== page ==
A new poll covering all of Afghanistan’s 34 provinces was released today by The Washington Post, ABC News, the British Broadcasting Corp. and ARD television. Let’s go over some of the polls main findings:
Afghans are more pessimistic about the direction of their country, less confident in the ability of the United States and its allies to provide security and more willing to negotiate with the Taliban than they were a year ago, according to a new poll conducted in all of Afghanistan’s 34 provinces.
Overall, the trends in the country are on a downward slope as faith in the Afghan central government and international presence are falling in the eyes of the Afghan populace. Nearly a year ago 70% of Afghans said they thought the country was heading in the ‘right direction’ while today only 59% say so. I guess I use the term ‘only’ loosely as less than 50% of Americans think we are on the right track. Nevertheless, this is not a positive development as faith in the Afghan government and international presence to bring about positive progress in the country is clearly fading.
On the bright side:
The new poll – conducted by The Washington Post, ABC News, the British Broadcasting Corp. and ARD television of Germany – found a particularly notable shift in public opinion in Helmand province, where Marines have been conducting intensive counterinsurgency operations. The number of people in Helmand describing their security as “good” jumped from 14 percent in a December 2009 poll to 67 percent now. Nearly two-thirds of Helmand residents now say Afghanistan is on the right track.
Bringing stability and security to Helmand and Kandahar Provinces is one of the key aspects of the American surge strategy and these numbers bring some hope. However, we have to be skeptical of any poll taken in an area under duress or serious instability. These numbers are also likely very fungible, that is, the situation can change to the other side quickly. This uptick in ‘good’ security could be because there are all of a sudden thousand of Americans troops hanging around town. These troops aren’t going to be there forever, heck, they may be for the most part gone in 2011.
About those American troops:
A year ago, 61 percent of Afghans supported the deployment of 30,000 additional U.S. troops. In the new poll, 49 percent support the move, with 49 percent opposed.
This obviously shows some disenchantment with how the surge has worked out so far. Not only have some Afghans become discouraged by the lack of progress in the stability/security realm, but others may have had their lives directly negatively impacted by a larger foreign troop presence (ie. night raids). The 49%, and high threshold of 61%, still shows that there is likely a plurality of Afghan citizens that want US troops to stay as long as they are making a more promising future for the locals.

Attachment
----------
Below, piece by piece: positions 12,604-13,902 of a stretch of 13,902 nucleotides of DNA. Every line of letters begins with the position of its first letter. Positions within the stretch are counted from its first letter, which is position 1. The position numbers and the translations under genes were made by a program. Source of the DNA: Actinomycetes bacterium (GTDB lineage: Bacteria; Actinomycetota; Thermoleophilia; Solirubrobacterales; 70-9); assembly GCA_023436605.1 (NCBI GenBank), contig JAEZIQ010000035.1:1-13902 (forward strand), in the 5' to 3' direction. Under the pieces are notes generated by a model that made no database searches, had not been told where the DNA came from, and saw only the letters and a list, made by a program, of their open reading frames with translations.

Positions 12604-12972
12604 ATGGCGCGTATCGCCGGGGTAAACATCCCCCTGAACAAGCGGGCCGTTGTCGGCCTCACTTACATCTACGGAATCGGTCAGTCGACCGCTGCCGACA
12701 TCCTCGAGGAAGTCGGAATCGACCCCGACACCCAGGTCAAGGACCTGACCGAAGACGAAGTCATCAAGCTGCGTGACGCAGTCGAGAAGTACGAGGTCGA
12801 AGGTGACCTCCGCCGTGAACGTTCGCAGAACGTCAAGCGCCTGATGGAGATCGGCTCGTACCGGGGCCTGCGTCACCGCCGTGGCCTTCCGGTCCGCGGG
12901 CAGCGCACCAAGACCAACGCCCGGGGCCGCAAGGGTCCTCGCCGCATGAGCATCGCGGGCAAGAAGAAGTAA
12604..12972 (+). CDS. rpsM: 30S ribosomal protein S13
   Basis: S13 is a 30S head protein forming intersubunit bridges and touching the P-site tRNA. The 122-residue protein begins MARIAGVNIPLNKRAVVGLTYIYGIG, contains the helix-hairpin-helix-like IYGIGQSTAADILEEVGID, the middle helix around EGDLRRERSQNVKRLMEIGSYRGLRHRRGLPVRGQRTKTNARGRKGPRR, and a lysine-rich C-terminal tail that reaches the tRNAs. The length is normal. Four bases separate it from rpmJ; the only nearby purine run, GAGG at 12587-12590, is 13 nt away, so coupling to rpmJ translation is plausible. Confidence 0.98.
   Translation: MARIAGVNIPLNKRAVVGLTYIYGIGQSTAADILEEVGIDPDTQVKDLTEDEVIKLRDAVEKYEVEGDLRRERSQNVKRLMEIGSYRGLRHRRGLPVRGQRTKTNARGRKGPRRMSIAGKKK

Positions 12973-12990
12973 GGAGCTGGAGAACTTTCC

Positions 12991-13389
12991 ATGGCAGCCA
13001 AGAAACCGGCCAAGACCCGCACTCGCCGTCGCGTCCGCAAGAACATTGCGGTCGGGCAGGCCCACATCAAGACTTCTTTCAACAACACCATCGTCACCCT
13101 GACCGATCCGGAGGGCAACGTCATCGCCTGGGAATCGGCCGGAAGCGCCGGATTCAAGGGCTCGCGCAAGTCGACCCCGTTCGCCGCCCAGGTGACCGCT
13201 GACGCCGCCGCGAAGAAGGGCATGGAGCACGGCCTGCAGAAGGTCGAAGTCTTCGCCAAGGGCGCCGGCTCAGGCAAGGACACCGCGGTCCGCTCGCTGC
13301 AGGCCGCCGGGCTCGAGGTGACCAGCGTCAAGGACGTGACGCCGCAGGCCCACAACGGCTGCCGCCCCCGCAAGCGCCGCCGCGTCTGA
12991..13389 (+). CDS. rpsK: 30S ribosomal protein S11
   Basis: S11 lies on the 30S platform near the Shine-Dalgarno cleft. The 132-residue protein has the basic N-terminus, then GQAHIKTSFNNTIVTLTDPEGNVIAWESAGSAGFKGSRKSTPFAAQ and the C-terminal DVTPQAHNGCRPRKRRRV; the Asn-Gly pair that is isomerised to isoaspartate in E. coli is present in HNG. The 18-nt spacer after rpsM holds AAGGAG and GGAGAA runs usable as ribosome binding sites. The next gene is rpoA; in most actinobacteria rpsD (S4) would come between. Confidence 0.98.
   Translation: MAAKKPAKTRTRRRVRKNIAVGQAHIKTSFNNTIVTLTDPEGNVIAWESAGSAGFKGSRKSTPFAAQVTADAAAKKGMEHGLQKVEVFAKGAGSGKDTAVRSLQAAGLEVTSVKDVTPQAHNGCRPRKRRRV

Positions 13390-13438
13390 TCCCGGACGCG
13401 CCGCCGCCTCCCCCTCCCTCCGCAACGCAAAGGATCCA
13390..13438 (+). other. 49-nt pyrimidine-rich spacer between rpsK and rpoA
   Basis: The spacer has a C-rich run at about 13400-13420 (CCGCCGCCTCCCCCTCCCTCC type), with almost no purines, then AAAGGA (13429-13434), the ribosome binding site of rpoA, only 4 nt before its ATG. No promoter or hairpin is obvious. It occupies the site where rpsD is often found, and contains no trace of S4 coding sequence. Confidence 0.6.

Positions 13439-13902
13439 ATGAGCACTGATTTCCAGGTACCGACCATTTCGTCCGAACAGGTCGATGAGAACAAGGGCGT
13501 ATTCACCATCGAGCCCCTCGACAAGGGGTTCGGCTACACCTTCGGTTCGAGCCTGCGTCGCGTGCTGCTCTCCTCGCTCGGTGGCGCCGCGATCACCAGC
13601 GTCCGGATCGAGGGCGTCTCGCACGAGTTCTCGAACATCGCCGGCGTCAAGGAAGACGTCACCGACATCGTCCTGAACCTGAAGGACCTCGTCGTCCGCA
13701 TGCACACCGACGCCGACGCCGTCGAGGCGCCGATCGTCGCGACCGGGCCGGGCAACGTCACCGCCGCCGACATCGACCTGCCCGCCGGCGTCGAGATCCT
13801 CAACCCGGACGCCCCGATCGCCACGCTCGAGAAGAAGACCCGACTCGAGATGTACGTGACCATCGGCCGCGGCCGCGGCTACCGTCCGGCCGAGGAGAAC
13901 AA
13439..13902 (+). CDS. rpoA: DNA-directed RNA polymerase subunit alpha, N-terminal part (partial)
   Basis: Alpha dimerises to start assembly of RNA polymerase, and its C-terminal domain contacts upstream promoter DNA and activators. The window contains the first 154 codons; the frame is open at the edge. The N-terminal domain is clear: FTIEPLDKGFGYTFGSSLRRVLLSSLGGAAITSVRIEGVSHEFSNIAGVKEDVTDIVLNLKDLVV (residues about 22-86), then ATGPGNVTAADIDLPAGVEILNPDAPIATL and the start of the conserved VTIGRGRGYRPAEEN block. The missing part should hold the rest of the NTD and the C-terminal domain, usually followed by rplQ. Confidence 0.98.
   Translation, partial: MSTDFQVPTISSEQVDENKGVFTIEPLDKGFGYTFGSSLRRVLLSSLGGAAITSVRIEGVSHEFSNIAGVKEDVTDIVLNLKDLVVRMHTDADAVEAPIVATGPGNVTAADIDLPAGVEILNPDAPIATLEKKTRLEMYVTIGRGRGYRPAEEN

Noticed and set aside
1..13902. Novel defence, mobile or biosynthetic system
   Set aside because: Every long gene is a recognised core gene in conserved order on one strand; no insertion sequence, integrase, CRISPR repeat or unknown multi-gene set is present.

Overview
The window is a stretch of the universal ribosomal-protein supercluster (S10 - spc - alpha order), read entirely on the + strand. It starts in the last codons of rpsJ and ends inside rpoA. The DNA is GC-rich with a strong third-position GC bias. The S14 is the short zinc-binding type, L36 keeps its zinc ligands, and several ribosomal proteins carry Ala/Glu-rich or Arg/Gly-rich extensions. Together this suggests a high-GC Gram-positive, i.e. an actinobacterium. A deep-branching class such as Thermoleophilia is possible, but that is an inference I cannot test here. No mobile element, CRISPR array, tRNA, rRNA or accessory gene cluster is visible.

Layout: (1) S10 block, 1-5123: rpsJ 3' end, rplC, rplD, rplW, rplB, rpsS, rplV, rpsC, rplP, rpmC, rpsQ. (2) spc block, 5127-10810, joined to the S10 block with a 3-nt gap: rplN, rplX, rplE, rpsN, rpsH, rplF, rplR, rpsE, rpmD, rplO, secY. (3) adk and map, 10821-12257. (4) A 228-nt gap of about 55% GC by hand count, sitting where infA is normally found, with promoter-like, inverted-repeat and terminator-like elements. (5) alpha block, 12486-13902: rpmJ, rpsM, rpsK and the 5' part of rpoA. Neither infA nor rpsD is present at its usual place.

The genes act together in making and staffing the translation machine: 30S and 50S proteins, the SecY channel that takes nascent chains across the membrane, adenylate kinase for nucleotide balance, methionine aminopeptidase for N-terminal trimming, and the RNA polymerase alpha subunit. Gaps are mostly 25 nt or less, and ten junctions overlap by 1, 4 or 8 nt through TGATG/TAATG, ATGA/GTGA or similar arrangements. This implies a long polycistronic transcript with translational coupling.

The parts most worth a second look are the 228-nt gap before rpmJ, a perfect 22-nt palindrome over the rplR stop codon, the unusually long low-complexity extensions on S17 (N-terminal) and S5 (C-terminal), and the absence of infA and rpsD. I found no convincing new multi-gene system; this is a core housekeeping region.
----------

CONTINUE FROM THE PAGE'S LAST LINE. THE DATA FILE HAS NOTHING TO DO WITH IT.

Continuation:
Now on to the Taliban:
Afghans overwhelmingly prefer the current government over the Taliban, and almost three in four continue to say it was good that the U.S. military toppled the Taliban in 2001, although that number is nine points lower than it was a year ago.
9. Who would you rather have ruling Afghanistan today: the current government, or the Taliban?
Current government Taliban Other (vol.) No opinion 11/13/10 86 9 1 5 12/23/09 90 6 * 3 1/12/09 82 4 10 4 11/7/07 84 4 6 6 10/19/06 88 3 4 5 10/18/05 91 1 2 6
For the US, and in my opinion for an Afghanistan with a bright future, these numbers are inspiring. The Taliban had a chance to rule most of Afghanistan and they did so in one of the most brutal and totalitarian ways imaginable. Yes, they may bring a form of stability, but fear, poverty, and repression come along with it. However, it must be observed that the Taliban rule is on a slight rise, which brings me to my last observation from the poll:
Overall, nearly three-quarters of Afghans now believe their government should pursue negotiations with the Taliban, with almost two-thirds willing to accept a deal allowing Taliban leaders to hold political office. Nearly a third of adults see the Taliban as more moderate today than they were when they ruled the country.
The Afghans have lived lives of warfare for a majority of the past 30 years and it should surprise no one that most are willing to make tough to swallow deals for a more stable, fruitful future. The question’s ‘hold political office’ is obviously vague (Post Master General?) and leaves room for interpretation by the poll participant. It also does not surprise me that many Afghans are starting to see the Taliban as more moderate than when they ruled the country as with time, harsh memories become softer (while in no way comparing him to the Taliban!, just look at former President George W. Bush’s recent poll numbers). This is also an indictment on the Karzai administration’s failure to bring about any real substantive change for the better.
You can check out the whole poll here. What results shout out to you?